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I need to generate a cryptographically secure 64-bit unsigned random integer in Javascript. The first problem is that Javascript only allows 64-bit signed integers, so 9223372036854775808 is the biggest supported integer without going into floating point use I think? To fix this I can use a big number library, no problem.

My Method:

var randNum = SHA256( randBigInt(128, 0) ) % 2^64;

Where SHA256() is a secure hash function and randBigInt() is defined below as a non-crypto PRNG, im giving it a 128bit seed so brute force shouldn't be a problem.

randBigInt(n,s) //return an n-bit random BigInt (n>=1).  If s=1, then the most significant of those n bits is set to 1.

Is this a secure method to generate a cryptographically secure 64-bit random int? And importantly does taking the 2^64 mod guarantee 100% I have a 64-bit number?

An abstract example, say this number is prime (it isn't i know), I will use it in the Galois Field [2^p], where p must be 64bits so that every possible 1-63bit number is a field element. In this query, my random int must be larger than any 63-bit number. And Im not sure im correct in taking the 2^64 mod of a 256bit hash output.

Thanks (hope that makes sense)

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3 Answers 3

up vote 3 down vote accepted

You can't turn a non-crypto-secure PRNG into a secure one simply by hashing the output in this way. You've only got as much entropy as you provided as input to seed the PRNG. Sure, the output looks random, but if the attacker knows your scheme (and you ought to assume they do, taking Kerchoffs' principles as axiomatic) then they can guess and/or brute force the inputs.

Also, you seem a little unclear over what you want by a "64-bit number". Do you want 64 bits of random data - in which case the chance of the highest bit being set should be 50% - or do you want some other property like a number between 2^63 and 2^64-1? What are you trying to do, anyway?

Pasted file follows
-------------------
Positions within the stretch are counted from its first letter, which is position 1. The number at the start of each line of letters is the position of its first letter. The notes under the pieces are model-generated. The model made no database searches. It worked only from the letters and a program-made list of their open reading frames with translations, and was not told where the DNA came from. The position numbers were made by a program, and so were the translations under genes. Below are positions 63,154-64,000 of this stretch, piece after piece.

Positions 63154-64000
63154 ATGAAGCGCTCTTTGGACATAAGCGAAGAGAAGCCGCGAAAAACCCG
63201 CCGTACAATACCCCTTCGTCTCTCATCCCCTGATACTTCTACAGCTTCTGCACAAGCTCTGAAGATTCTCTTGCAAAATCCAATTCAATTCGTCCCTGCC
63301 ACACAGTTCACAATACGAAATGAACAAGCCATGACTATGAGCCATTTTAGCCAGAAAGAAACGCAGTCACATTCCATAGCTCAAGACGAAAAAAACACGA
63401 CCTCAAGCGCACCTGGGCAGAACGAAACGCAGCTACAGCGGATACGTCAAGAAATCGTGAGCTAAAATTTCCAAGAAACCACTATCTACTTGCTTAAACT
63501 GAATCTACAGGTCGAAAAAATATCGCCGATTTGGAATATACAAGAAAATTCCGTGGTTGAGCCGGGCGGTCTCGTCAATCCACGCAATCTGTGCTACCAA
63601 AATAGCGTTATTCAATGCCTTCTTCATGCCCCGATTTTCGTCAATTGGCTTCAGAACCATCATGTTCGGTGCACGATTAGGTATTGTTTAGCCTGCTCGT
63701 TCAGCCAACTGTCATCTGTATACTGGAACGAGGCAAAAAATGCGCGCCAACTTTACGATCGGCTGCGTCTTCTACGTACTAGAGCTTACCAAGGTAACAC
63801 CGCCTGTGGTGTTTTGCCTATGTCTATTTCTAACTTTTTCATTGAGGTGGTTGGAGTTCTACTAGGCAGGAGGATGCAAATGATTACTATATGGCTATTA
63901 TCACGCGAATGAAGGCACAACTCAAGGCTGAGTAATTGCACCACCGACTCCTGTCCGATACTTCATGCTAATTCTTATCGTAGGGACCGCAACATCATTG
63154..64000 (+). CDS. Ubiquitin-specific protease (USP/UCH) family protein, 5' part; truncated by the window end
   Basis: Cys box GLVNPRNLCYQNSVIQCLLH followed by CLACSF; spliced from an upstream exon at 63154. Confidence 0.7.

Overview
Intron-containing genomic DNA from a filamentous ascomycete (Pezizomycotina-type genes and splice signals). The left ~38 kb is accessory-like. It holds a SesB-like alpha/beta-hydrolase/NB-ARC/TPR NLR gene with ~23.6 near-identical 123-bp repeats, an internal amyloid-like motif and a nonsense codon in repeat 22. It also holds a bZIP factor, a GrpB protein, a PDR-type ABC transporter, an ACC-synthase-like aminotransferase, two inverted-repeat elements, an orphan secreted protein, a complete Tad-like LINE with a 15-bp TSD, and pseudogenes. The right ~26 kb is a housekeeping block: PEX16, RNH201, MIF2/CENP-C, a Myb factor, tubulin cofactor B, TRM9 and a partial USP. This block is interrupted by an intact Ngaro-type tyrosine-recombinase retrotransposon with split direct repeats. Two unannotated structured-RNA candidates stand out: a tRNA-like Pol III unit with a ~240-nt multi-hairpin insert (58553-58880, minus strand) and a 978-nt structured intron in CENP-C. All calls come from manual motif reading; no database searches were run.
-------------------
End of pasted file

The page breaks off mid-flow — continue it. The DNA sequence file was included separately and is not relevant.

The output of a crypto-secure hash function (careful: I'm not sure that SHA256 on its own is ideal as a PRNG) is supposed to pass statistical tests, so you can be pretty sure that the probability of every individual bit being 1 is (very close to) 50%. This is great for generating symmetric keys, but that's not what you're hinting at here? (As you go on to say, if you're talking about GF(2^p) you do indeed need a prime of a given size. If that's what you're doing, there are algorithms which generate probably and provably prime numbers, and you should look into those instead.)

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Thanks a lot, that makes sense. If we assume for a minute that I can get a high entropy source to seed SHA256, and that SHA256 is 'secure enough', how would I change that 256-bit result into a 64-bit number? This is for use in a Secret Sharing application where I need a n-bit number which is bigger than a 63-bit secret. The secret will be 63-bits and I need a number bigger than that. So I have to assume the secret is the full 63bits, meaning I need the 256-bit hash value moving to a range between 63-64bits, so that it's guaranteed to be bigger than the secret (which is max, the full 63bits). –  Jason Gooner Jun 8 '10 at 16:55
    
Presuming you get the digest as a binary string, just take the first eight bytes and feed them appropriately to your bignum library. If you need a number between 2^63 and 2^64-1, set the top bit of the topmost byte as you do so. –  crazyscot Jun 8 '10 at 20:13
2  
For the sake of precision: "you've got AT MOST as much entropy as you provided [...]" –  Bruno Reis Jun 8 '10 at 22:50

All JavaScript numbers are actually IEEE 754 doubles, which means you can only exactly represent integers with magnitude <= 2^53. See this answer. So you will need a bignum library.

Taking the mod (%) gives you a number >= 0 and <= 2^64 - 1. 2^64 - 1 is the largest 63-bit number.

Finally, if you feed non-random input into SHA256, you'll get non-random output. In the extreme, if randBigInt always returns 0, than SHA256 will always return the same thing.

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Go to:

http://www.number.com.pt/index.html

And on

PRECISION AND IMPLEMENTATION

Get 1000 decimal pseudorandom numbers and see the code.

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1  
This RNG appears to be the work of someone unexperienced with this subject. Just because the designers believe in their contraption does not imply that the result is actually secure to up to date standards. –  Udo Klein Sep 25 '13 at 7:54

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